Supreme Court offers electronic filing system

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The Nevada Supreme Court's new electronic filing and access system is up and running.

Chief Justice Jim Hardesty said the court began accepting both civil and criminal filings from practicing lawyers through the Web-based system Thursday. Litigants can file documents 24 hours a day, seven days a week. In addition, attorneys and court clerks can pay filing fees, view and print documents and docket sheets using the system.

Hardesty said the system will not only provide unprecedented services but make court operations more effective.

"That means public dollars will be saved and public access will be enhanced," he said.

Private lawyers will also be able to save their clients' money because they won't have to ship or physically deliver documents to the court.

"The electronic filing of documents will allow all justices to receive the documents at the same time rather than having paper documents rotate from one justice to another," said Hardesty. "The improved efficiency is obvious and we hope the court can resolve appeals more quickly despite our growing caseload."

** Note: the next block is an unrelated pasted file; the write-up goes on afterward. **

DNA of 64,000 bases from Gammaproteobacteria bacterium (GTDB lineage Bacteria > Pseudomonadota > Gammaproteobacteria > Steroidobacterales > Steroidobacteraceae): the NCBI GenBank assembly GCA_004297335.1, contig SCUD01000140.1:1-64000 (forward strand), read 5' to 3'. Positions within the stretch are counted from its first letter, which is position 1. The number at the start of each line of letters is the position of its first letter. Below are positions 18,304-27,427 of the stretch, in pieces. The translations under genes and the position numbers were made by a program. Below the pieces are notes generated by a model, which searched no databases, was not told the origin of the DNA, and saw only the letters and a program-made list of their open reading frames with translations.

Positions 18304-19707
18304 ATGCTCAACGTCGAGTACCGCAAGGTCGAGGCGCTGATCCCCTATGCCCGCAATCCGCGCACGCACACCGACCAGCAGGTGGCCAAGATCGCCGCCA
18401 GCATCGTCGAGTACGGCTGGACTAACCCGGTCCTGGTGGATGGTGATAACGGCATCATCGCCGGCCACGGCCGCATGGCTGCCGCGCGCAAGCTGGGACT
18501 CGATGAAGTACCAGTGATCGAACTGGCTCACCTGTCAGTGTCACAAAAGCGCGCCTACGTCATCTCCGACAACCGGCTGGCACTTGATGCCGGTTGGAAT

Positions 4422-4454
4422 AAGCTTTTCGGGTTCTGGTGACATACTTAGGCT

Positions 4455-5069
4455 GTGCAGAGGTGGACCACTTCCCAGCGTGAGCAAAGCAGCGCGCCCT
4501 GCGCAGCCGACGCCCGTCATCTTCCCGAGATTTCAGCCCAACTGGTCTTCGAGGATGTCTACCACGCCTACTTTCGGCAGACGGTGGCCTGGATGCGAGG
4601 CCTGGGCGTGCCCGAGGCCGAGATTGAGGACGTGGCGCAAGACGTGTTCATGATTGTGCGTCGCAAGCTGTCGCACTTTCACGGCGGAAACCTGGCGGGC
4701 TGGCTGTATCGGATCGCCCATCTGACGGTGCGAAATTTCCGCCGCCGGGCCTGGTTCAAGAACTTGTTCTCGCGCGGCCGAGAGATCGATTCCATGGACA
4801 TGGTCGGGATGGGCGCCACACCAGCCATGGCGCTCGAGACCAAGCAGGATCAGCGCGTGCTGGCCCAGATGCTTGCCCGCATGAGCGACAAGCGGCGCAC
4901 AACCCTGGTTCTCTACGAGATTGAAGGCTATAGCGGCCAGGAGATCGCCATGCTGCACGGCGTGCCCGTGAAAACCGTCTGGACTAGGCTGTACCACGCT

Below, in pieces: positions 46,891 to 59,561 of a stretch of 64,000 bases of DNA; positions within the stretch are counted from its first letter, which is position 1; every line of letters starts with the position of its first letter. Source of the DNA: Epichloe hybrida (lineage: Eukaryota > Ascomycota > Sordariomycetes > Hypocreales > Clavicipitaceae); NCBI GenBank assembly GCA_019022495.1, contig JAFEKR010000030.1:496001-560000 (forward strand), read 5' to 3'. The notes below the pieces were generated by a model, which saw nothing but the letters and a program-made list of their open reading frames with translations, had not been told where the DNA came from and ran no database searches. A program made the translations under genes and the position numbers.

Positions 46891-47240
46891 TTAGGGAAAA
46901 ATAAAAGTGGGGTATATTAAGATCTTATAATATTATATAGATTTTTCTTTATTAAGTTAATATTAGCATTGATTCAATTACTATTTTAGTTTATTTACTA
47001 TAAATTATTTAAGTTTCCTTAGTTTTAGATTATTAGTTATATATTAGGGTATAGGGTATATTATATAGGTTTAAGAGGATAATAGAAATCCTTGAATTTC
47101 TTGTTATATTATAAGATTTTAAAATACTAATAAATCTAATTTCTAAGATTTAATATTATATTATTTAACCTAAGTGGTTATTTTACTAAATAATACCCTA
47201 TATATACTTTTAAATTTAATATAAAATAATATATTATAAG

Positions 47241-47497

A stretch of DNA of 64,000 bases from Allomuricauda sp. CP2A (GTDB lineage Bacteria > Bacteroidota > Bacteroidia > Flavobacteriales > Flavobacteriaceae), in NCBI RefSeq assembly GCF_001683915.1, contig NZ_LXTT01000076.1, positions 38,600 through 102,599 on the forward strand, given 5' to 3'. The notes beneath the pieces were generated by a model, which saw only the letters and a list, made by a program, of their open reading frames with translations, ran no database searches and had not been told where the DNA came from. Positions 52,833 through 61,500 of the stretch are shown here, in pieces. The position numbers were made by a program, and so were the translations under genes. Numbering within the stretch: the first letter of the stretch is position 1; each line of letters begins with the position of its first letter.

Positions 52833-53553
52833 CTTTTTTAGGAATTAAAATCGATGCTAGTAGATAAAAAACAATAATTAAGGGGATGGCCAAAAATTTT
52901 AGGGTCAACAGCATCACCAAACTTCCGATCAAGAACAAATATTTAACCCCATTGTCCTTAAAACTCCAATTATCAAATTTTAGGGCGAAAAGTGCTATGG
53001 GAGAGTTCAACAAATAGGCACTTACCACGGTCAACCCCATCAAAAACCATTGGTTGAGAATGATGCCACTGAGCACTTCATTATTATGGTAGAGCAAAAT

Opening the system to civil filings is the final step in the process. The pilot program started in March 2008 was for criminal fast-track cases only. In February, the court began accepting e-filings for all criminal cases.

Attorneys will also be able to initiate certain types of cases such as writ petitions electronically.


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